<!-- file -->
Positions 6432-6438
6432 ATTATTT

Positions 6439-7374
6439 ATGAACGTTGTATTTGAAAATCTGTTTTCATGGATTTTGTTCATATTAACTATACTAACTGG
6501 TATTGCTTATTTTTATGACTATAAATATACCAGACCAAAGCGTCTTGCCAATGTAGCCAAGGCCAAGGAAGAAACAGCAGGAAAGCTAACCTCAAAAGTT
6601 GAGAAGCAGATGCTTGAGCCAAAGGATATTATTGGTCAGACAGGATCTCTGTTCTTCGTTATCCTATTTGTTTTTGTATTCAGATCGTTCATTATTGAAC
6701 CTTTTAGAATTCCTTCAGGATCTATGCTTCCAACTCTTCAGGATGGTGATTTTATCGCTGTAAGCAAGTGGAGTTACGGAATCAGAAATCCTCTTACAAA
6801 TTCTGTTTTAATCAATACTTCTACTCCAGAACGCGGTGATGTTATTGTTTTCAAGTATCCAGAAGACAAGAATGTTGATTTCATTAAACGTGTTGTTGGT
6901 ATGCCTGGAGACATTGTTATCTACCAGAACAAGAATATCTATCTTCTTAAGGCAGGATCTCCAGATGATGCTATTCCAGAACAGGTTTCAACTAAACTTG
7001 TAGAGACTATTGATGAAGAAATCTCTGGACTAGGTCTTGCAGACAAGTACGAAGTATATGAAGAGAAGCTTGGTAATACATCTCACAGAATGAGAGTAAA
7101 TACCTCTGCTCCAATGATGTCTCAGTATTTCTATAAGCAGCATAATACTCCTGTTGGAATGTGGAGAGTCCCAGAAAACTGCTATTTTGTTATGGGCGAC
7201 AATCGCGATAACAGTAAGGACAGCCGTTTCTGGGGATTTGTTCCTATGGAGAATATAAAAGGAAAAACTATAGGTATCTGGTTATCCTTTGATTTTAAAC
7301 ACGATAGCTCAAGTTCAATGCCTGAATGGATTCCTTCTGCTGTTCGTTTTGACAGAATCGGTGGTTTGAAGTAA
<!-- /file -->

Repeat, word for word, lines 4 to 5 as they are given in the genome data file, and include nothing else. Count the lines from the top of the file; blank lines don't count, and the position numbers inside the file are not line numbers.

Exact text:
6439 ATGAACGTTGTATTTGAAAATCTGTTTTCATGGATTTTGTTCATATTAACTATACTAACTGG
6501 TATTGCTTATTTTTATGACTATAAATATACCAGACCAAAGCGTCTTGCCAATGTAGCCAAGGCCAAGGAAGAAACAGCAGGAAAGCTAACCTCAAAAGTT